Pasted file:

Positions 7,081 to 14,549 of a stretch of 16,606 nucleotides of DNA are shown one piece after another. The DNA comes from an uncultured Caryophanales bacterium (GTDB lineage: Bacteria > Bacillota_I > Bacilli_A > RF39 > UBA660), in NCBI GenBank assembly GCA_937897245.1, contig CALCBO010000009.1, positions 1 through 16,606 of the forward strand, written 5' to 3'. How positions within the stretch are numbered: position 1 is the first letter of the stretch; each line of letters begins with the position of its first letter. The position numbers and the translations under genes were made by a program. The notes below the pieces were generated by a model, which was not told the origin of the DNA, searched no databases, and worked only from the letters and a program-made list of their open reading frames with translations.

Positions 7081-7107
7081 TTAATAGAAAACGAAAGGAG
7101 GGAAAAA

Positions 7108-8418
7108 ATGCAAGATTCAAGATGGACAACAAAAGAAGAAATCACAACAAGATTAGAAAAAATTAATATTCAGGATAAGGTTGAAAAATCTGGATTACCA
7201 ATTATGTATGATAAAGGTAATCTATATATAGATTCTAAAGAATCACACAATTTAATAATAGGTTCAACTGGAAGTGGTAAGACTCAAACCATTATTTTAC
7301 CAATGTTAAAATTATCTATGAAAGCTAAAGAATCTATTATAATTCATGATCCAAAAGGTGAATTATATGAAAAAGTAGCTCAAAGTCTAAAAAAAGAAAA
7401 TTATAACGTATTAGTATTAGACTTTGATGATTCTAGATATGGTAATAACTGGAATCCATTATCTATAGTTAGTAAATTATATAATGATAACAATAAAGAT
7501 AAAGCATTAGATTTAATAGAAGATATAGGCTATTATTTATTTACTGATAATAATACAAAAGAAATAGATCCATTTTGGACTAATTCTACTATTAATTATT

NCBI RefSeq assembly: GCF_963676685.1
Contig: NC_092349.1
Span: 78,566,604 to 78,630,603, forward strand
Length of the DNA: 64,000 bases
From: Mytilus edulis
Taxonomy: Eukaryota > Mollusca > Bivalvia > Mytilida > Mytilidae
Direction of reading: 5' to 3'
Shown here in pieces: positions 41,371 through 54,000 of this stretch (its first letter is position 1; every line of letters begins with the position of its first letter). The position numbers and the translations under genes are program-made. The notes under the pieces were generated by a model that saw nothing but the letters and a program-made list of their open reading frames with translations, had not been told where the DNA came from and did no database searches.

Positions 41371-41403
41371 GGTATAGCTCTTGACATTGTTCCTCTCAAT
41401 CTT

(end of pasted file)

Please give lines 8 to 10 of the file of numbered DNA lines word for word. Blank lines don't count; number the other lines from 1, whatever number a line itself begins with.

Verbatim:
7301 CAATGTTAAAATTATCTATGAAAGCTAAAGAATCTATTATAATTCATGATCCAAAAGGTGAATTATATGAAAAAGTAGCTCAAAGTCTAAAAAAAGAAAA
7401 TTATAACGTATTAGTATTAGACTTTGATGATTCTAGATATGGTAATAACTGGAATCCATTATCTATAGTTAGTAAATTATATAATGATAACAATAAAGAT
7501 AAAGCATTAGATTTAATAGAAGATATAGGCTATTATTTATTTACTGATAATAATACAAAAGAAATAGATCCATTTTGGACTAATTCTACTATTAATTATT